August 3, 2010

Starboard tack for me

(Drop by every Monday, Wednesday, Friday for a new Mainly about Boats column.)

A COUPLE OF DAYS BACK we were talking about which sailing records might be broken next. A reader in Australia called OZTayls commented: “Mmm, a really good one would be to circumnavigate the globe with a boat that can’t change tacks. That would really impress me. Which tack would you choose?”

Why, starboard tack, of course, OZTayls. Then I’d have the right of way over everything. Starboard tack would also get you to some good places in the northeast and southeast trades. Of course, there are a few spots, like Cape Horn, and Cape Agulhas, where you might have trouble rounding on starboard only.

But it’s funny you asked because I once knew a singlehander who was stuck on one tack (can’t remember now which one) halfway between Mauritius and Durban, South Africa, when one of his stays gave way. He was an Australian and his boat was a wooden, 52-foot, tiller-steered cutter named Active. He couldn’t trust the remaining stays to keep the wooden mast up on that tack, so he had to sail on one tack only, and wait for the wind to change to allow him to get close enough to Durban to motor in.

It was because of Active that I became a journalist. I was still a teenager when I walked out of a job with a big insurance company because of sheer boredom, and I was trying to be hired by Durban’s biggest daily newspaper, the Daily News. But there were no vacancies.

Then the skipper of the Active advertised for crew to sail with him to England. Three of us signed up, and one, Oscar Tamsen, was a reporter with the Daily News. Oscar duly resigned his job, but just before we were due to sail, one of the sheriff’s men came marching down the jetty and nailed a writ to Active’s mast. The skipper apparently owed some huge sum in taxes in Australia and the boat was to be seized and auctioned. Our trip was off.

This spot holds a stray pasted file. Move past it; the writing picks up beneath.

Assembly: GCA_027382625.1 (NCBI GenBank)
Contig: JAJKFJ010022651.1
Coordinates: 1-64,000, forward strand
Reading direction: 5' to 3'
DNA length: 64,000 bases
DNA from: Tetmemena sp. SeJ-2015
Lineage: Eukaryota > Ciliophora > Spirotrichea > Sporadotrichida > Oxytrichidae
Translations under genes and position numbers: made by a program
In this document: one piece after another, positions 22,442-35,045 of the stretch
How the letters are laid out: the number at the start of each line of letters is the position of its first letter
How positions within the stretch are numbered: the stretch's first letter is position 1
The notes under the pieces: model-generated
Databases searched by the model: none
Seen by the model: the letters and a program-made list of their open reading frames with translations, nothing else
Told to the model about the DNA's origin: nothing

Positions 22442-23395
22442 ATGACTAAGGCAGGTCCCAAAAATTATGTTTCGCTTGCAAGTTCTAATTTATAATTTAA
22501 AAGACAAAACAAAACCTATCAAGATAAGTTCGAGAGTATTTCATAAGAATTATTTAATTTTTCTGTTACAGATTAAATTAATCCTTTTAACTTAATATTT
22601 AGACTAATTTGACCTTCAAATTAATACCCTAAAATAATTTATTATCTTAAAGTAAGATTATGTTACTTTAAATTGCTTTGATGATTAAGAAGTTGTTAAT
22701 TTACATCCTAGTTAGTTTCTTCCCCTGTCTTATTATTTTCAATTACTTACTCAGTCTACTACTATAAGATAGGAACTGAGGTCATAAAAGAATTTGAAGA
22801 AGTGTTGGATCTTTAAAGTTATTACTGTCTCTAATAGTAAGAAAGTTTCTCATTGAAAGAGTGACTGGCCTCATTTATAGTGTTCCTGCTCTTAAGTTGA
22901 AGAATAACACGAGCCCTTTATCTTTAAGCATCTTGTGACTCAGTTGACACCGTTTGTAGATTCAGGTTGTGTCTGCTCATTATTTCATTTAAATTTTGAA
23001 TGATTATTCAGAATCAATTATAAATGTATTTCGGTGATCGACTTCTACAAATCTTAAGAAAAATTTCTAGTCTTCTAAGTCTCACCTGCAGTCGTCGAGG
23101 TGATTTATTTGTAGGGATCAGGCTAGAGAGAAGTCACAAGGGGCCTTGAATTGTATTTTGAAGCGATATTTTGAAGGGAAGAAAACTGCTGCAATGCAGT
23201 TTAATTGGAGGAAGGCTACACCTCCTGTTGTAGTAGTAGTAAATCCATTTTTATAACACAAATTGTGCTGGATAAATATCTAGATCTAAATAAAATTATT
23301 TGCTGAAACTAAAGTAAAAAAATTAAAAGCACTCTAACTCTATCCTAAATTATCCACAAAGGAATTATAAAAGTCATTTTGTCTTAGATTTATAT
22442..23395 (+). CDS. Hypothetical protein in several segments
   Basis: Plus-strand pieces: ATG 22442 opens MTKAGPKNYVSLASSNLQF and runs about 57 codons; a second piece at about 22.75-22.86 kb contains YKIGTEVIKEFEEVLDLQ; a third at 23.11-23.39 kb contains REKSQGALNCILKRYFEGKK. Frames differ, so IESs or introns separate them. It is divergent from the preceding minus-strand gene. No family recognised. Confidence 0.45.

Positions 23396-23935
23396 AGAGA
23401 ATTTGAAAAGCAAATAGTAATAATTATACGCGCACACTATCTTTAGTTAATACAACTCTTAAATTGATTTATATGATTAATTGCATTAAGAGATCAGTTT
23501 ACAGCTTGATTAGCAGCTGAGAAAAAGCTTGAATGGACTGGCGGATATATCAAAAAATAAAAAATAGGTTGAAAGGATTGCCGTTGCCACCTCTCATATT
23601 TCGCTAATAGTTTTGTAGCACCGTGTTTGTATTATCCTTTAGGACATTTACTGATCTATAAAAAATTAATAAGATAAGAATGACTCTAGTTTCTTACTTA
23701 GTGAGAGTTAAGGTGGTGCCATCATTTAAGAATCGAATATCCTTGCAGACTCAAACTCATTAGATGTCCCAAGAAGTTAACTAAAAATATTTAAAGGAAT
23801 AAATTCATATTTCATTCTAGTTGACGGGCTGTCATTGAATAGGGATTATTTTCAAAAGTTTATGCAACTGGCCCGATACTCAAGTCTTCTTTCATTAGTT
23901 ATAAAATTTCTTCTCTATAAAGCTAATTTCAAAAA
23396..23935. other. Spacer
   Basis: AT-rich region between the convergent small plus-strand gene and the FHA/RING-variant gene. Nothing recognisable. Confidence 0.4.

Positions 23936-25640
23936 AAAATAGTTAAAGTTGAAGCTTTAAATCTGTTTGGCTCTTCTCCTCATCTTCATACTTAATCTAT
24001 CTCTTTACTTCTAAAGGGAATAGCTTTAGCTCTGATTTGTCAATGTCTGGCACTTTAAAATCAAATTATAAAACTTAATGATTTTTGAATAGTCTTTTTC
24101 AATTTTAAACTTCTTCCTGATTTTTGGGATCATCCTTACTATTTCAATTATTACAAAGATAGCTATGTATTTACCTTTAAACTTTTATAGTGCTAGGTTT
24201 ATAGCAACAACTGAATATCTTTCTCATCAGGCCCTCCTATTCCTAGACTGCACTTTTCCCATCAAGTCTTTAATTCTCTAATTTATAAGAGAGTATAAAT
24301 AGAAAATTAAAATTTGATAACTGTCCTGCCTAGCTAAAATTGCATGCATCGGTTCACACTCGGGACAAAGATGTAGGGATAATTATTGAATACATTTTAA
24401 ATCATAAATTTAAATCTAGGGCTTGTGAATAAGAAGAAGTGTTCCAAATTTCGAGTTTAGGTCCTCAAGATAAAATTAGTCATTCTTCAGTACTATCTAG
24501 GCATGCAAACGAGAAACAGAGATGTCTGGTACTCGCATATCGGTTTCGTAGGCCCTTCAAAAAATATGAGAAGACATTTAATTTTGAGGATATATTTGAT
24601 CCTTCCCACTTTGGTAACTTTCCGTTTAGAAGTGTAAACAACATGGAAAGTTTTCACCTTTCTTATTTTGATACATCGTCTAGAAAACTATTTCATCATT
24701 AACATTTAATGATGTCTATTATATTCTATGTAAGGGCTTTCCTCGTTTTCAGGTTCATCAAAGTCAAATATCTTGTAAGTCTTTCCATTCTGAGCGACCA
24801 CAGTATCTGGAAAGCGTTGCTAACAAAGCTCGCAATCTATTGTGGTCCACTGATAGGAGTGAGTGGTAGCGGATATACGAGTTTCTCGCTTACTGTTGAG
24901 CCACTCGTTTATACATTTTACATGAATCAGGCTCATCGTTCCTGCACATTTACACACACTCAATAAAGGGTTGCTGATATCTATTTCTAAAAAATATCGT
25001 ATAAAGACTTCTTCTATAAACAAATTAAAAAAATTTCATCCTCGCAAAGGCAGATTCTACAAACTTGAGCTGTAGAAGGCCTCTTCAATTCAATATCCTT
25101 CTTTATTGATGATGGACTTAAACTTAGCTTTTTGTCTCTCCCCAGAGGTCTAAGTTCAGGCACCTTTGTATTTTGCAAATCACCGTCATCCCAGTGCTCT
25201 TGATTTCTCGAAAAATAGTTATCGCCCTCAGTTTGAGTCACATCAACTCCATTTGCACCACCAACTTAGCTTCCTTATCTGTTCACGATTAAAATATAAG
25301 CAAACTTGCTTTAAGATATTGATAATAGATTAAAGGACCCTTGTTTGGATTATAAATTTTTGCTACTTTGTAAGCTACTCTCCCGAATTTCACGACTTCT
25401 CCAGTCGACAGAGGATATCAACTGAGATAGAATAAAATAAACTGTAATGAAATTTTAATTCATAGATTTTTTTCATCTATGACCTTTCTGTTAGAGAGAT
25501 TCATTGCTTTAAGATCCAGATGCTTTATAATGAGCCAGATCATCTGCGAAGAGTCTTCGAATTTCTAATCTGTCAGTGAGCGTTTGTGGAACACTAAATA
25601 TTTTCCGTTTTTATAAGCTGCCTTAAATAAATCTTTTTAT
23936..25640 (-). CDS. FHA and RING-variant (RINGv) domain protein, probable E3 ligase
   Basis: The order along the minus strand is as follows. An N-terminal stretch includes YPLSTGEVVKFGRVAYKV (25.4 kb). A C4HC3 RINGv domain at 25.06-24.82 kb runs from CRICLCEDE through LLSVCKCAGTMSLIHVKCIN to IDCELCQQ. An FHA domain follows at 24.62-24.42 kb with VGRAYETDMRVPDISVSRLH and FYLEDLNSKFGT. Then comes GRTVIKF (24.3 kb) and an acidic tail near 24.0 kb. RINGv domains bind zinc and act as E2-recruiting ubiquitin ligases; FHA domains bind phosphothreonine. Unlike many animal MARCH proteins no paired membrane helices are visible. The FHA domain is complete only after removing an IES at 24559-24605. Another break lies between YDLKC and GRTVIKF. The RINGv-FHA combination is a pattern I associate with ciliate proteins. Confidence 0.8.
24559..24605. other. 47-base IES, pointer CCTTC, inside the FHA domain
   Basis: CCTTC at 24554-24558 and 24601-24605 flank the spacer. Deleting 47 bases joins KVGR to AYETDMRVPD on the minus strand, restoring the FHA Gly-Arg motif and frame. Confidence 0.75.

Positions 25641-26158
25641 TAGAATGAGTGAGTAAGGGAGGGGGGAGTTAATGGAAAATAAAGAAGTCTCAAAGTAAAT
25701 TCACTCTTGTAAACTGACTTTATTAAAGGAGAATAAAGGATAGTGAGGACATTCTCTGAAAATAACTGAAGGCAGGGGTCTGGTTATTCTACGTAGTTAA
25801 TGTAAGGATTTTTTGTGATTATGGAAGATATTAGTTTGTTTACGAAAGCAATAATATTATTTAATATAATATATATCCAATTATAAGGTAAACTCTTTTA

Oscar decided he wasn’t going back to the newspaper, he really wanted to move to Johannesburg. So I rushed around to the Daily News, collared Ronnie Tungay the news editor, and said: “I know you’ve got a vacancy now. How about it?” They took me on as a cub reporter and I was made second lieutenant to the Shipping Reporter. I never looked back. Never looked forward either, unfortunately, so here I am all these years later, still writing about ships and the sea.

Today’s Thought
The plain truth is that the reporter’s trade is for young men. Your feet, which do the legwork, are nine times more important than your head, which fits the facts into a coherent pattern.
— Joseph W. Alsop Jr.

Boaters’ Rules of Thumb #78
Flag etiquette. When a yacht is racing she does not wear an ensign. When outside U.S. territorial waters, only the Stars and Stripes may be worn — not the special U.S. Yacht Ensign allocated to Coast-Guard documented vessels. The ensign is hoisted at 0800 and lowered at sundown. But if you leave port earlier, it may be hoisted before 0800 provided there is enough daylight for visibility. Incidentally, flags are worn by a yacht. They are flown by the owner.

If your wife is overweight, it’s all your own fault according to a sociologist at the University of Michigan. Overweight wives, he said, are caused by overbearing husbands.
He’s right, of course. What he’s saying is that the women are driven to eat by the men they drive to drink.


Anonymous said...

always enjoy your hackery - didn't see that one coming though


AnnieR said...

What serendipity! Great story, John. And the idea of tiller steering on a 52 footer sound like hard work!